AMC did not respond to queries from S&P Global Market Intelligence.

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Stablecoin is the next frontier

Bank-sponsored stablecoins are another avenue to develop cryptocurrencies as a mode of payment. "The innovation that is actually catalyzing the use of crypto in commerce is the use of stablecoins," said Vikas Shah, managing director at Rosenblatt Securities.

Stablecoins have the potential to be widely used by households and businesses as a means of payment, a November 2021 white paper said.

The asset class has a market capitalization of nearly $160 billion, according to Coin Metrics. Yet most stablecoins are issued by nonbank entities, so there are widespread concerns over redemptions and a run on the currency in times of stress.

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A recent initiative by a group of banks to mint their own stablecoin has attracted analyst attention, as it is seen as a test case for broader industry acceptance and usage.

The consortium — which includes Amerant Bancorp Inc., ConnectOne Bancorp Inc., FirstBank Holding Co., National Bank Holdings Corp., Primis Bank, New York Community Bancorp Inc., Synovus Financial Corp., Webster Financial Corp. and Atlantic Union Bankshares Corp. — created the USDF token in January. The token operates on blockchain — the technology that underpins cryptocurrencies — by fintech startup Figure Technologies Inc.

The group is working with the Federal Deposit Insurance Corporation to review its operating agreement. It expects to receive feedback by the end of the second quarter, either with questions, requests for modifications or an outright greenlight, said Figure CEO Mike Cagney.

Once the regulatory stance is clarified, the consortium plans to work with merchant acquirers to encourage the adoption of USDF as a payment method, Cagney said. Merchant acquirers offer goods and services providers with payment facilities.

The bank consortium did not respond to queries from Market Intelligence.

Challengers or partners?

Digital currencies and blockchain have also attracted the attention of payment network and technology companies in recent years.

Visa in March 2021 developed technology to settle transactions in USD coin, a stablecoin issued by fintech firm Circle Internet Financial Ltd., while Mastercard in October acquired CipherTrace Inc., a cryptocurrency intelligence company. Visa and Mastercard have introduced cryptocurrency advisory services among a host of other initiatives in the past six months.

"They're definitely working hard to make sure that cryptocurrency doesn't pose an existential threat to their business, which, long term, it conceivably could," said Jordan McKee, principal research analyst of 451 Research at Market Intelligence. Visa and Mastercard have the advantage of being trusted technology partners for financial institutions, McKee said. "I see them trying to play a role in being enablement partners for banks to participate in crypto."

Visa and Mastercard did not respond to queries from Market Intelligence.

While blockchain has the potential to evolve and become the dominant payments technology over time, legacy structures can last longer than most people expect them to, said Bitfury's Brooks.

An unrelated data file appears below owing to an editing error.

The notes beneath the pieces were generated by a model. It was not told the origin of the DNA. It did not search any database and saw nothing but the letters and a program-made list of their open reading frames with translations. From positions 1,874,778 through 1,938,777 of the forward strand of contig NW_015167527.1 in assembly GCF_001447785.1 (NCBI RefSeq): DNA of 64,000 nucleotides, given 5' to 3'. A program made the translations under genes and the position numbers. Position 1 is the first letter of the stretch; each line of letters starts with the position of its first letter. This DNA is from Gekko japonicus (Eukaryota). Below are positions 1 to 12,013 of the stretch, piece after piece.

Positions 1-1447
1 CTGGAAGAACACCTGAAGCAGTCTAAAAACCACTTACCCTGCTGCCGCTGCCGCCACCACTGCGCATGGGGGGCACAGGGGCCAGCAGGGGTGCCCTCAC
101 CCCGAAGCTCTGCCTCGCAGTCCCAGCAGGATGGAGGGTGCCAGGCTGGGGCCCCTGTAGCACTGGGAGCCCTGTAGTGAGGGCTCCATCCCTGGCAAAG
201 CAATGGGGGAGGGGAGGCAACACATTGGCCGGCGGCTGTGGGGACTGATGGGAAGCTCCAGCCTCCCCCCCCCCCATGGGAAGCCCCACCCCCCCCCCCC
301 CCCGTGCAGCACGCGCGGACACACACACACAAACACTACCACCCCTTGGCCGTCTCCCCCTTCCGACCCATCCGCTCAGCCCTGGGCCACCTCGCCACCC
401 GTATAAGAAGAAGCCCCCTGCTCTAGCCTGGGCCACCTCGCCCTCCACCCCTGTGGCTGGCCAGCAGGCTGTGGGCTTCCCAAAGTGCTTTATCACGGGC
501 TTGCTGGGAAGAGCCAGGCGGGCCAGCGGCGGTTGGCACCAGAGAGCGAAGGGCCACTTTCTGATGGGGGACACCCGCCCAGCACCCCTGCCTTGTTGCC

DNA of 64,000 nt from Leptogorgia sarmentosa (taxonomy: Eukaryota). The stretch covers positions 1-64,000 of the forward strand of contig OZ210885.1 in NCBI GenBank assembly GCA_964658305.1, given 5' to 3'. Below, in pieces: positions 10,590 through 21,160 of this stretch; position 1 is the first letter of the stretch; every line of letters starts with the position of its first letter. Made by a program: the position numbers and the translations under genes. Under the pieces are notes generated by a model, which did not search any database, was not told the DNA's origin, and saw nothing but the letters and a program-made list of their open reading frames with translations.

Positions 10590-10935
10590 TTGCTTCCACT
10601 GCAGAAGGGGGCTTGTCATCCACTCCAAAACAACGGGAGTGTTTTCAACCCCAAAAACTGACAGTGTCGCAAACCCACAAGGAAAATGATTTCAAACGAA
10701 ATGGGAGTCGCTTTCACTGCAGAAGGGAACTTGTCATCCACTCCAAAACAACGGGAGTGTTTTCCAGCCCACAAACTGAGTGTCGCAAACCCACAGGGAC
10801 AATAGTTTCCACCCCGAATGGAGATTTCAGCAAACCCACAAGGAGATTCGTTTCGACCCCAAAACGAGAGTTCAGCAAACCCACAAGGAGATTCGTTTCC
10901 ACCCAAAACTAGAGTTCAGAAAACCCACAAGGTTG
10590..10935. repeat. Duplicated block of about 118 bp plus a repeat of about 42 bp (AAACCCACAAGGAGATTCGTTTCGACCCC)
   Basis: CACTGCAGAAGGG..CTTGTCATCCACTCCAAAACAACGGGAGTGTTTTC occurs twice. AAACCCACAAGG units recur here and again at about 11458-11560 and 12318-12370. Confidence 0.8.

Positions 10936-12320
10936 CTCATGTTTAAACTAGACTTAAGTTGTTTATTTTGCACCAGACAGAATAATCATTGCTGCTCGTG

The technology needs further development to iron out some key issues. One challenge is that every bank uses its own version of blockchain, and payments can flow only between its own customers, said Quontic Bank CEO Steve Schnall. "That has limited utility because most customers need to be able to transact with the outside world, not just with same-bank customers."

Regulatory clarity needed

Still, cryptocurrencies have made enough technological progress and seen meaningful commercial adoption in the U.S. for regulators to take them seriously, experts said.

"I don't see regulators outright saying they are opposed to the use of this technology, or that they are opposed to figuring out how it can be productively leveraged to maintain the U.S. competitive position in the world," said Bao Nguyen, partner at Skadden, Arps, Slate, Meagher & Flom LLP. Nguyen was also former principal deputy chief counsel at the OCC.

Guidance to the public has come mostly from officials' speeches, white papers and updates of certain rules. These are insufficient and create risks for businesses to lose investments or violate compliance requirements, Nguyen said.

Cryptocurrency companies are regulated by various federal entities, such as the Commodity Futures Trading Commission, the SEC, the U.S. Department of Treasury and state regulators. Some companies obtain licenses for money transmission and lending. Companies have urged a consolidation of federal supervision.

In March, President Biden signed an executive order to bolster the development of digital assets in a responsible way, including exploring a central bank digital currency and regulated stablecoin arrangements.

"Cryptocurrency has the potential to be another payments option and increase competition, but the role it will play depends on how it evolves," said Leon Buck, vice president at the National Retail Federation, a trade association representing merchants. "It shouldn't be allowed to become just another mechanism for the credit industry to collect another fee."

451 Research is part of S&P Global Market Intelligence.